Self-styled ‘Father of Terrorism’ from Cardiff jailed over Bitcoin trading on dark web

Estimated read time 4 min read

Self-styled ‘Father of Terrorism’ from Cardiff jailed over Bitcoin trading on dark web


Khuram Iqbal

He previously called himself ‘father of terrorism’ and stored copies of Al-Qaeda’s Inspire magazine

A convicted terrorist from Cardiff has been jailed again over secret cryptocurrency trading on the dark web.

Khuram Iqbal was first imprisoned in 2014 for having copies of Al-Qaeda’s Inspire magazine and sharing terrorist information. Going by the Arabic term for “father of terrorism”, he made 848 posts about violent jihad on Facebook and Twitter.

Iqbal, of Kings Road in Canton, was sentenced to three years and three months in jail. He was released on licence in 2015 but recalled to prison the following year.

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And the 29-year-old has gone on to breach a 10-year court order by failing to tell police about two email addresses and two cryptocurrency accounts, PA reports.

The dark web is the part of the internet which is only accessible with special software, allowing users to remain untraceable. Cryptocurrency refers to payments made online without any centralised authority.

Iqbal pleaded guilty to four breaches between July 2019 and August this year. He appeared at London’s Old Bailey last Tuesday to be sentenced by Mr Justice Nigel Sweeney.

The court heard Iqbal traded in cryptocurrency on the Coinbase platform. There were 392 transactions with nearly £12,000 deposited. He made three Bitcoin transactions on a part of the dark web used for selling stolen credit card credentials.

Coinbase issued a suspicious activity report prompting the police investigation. In August police searched the defendant’s home in Kings Road and seized his mobile.

Analysis revealed cryptocurrency apps as well as the Tor Browser enabling access to the dark web. In police interview, Iqbal said he dealt in cryptocurrency but denied using the dark web.

Nathan Rasiah, defending, argued for a community order rather than jail, but added: “We do accept that the nature of a cryptocurrency account is such that it can be considered more serious than, for example, non-disclosure of an established bank account.”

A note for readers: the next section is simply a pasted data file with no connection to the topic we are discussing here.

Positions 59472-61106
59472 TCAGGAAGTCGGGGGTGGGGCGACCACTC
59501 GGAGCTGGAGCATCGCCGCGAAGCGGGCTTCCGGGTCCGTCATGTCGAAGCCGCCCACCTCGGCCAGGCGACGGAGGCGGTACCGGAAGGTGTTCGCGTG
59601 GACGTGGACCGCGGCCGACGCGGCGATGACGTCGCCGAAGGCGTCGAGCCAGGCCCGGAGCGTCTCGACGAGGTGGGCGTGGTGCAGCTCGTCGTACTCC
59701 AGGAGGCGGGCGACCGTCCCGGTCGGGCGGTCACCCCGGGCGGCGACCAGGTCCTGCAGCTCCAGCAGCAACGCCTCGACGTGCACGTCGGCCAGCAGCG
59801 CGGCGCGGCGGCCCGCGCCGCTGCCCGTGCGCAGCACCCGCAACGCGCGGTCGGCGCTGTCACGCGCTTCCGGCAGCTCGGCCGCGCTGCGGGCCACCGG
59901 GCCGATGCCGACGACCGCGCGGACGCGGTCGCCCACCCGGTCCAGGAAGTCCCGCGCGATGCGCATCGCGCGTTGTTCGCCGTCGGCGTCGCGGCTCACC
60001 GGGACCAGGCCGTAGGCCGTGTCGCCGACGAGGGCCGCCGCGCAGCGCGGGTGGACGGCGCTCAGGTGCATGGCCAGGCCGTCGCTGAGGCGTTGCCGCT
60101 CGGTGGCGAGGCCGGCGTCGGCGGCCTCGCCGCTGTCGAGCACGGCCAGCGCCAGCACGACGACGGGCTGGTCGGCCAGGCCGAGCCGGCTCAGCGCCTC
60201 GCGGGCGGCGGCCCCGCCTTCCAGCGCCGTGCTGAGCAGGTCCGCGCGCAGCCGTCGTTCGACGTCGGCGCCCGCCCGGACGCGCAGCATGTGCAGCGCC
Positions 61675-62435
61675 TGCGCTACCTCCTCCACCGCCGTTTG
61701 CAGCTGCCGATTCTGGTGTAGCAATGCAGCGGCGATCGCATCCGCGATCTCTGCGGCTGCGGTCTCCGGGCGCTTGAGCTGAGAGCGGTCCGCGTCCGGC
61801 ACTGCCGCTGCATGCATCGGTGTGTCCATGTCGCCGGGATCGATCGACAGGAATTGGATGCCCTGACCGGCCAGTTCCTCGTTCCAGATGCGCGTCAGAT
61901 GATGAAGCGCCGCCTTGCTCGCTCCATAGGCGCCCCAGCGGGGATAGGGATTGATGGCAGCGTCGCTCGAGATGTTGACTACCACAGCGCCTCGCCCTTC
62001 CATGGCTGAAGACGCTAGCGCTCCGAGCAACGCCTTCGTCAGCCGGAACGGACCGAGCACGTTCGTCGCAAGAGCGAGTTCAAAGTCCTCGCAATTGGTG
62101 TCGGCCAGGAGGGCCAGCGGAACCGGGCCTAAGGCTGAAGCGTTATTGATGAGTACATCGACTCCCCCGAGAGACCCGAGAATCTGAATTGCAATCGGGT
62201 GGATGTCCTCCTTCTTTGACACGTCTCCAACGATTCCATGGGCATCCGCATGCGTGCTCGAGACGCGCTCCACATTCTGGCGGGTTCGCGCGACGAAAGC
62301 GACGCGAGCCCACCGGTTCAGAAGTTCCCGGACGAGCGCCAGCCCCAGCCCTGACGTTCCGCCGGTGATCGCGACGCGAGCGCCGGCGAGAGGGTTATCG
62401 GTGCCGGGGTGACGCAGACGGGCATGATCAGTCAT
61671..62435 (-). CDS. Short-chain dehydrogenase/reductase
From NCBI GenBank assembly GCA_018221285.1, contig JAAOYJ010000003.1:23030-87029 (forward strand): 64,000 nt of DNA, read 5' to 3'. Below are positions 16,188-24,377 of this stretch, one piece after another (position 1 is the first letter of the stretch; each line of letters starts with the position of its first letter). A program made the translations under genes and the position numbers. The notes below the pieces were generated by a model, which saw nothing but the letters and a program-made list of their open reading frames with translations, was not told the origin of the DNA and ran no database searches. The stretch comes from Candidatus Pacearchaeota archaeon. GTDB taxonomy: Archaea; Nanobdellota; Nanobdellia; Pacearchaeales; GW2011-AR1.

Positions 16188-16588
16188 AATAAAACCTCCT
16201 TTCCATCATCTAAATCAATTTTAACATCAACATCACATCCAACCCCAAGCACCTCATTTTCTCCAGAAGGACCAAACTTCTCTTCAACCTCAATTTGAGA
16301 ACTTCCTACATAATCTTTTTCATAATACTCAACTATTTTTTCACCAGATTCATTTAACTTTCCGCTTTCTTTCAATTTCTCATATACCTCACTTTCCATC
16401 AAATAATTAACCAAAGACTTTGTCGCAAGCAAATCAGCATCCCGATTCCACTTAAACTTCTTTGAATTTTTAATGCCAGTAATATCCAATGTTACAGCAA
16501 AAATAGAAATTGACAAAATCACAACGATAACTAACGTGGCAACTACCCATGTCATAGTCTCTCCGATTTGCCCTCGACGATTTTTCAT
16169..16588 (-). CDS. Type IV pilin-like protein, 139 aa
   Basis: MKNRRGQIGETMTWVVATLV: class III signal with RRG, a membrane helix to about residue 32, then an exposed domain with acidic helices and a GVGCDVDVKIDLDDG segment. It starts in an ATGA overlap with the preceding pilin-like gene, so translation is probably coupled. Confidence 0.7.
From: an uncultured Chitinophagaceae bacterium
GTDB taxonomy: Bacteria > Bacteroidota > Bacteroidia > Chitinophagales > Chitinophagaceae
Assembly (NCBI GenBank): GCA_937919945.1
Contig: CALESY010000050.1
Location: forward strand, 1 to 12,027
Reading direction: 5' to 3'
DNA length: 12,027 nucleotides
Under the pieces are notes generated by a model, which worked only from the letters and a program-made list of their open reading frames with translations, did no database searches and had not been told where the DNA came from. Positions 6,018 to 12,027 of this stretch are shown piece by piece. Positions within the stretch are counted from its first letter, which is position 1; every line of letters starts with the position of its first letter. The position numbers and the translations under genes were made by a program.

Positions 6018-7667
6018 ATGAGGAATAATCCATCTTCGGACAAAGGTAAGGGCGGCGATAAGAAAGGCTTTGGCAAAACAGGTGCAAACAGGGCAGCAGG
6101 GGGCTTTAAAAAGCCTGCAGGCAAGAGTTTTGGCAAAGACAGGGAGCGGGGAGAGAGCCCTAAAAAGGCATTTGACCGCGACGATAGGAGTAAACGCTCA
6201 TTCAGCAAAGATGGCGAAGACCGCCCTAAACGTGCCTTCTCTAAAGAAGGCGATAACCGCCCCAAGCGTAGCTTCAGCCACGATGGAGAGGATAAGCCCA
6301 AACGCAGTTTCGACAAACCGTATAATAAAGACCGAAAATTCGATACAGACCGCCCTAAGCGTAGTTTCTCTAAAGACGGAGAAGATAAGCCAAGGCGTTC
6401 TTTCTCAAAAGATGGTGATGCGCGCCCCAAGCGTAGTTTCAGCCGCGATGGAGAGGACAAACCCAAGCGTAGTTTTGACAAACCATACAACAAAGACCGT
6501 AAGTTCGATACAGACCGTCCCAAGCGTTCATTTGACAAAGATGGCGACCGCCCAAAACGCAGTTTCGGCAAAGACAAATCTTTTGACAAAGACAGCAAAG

Mr Justice Sweeney rejected the defence’s claim that the breaches were not deliberate and that there was no significance in the dark web site. He handed Iqbal 16 months in prison with a further year on extended licence.

The judge told the defendant: “The very nature of cryptocurrency is that it is untraceable and in the end with both your emails and cryptocurrency accounts below the surface, you were able to conduct in numerical terms a considerable amount of trading in cryptocurrency under the radar… where that should not have been the case.”

Speaking after the hearing, Wales counter-terrorism Detective Supt Jim Hall said: “Iqbal breached an order made under Section 4 of the Terrorism Act and had little option but to enter a guilty plea such was the strength of the evidence against him.

“We will continue to deal robustly with those who persistently break the law and pose a threat to our communities. I appeal to anyone who may believe someone they know is vulnerable to radicalisers to contact the police or other agencies who can then provide the necessary support.

“The sooner we can intervene, the better chance we have of preventing people from becoming embroiled in extremism and facing potential prosecution. With the terrorism threat level recently being increased to ‘severe’, I want to remind the public of the need to remain vigilant and if they do see or hear anything suspicious, then please get in touch and report it to us.”

If you see or hear anything suspicious or of concern related to terrorism, then it can be reported to police, in confidence, via 0800 789 321 or online at www.gov.uk/ACT.


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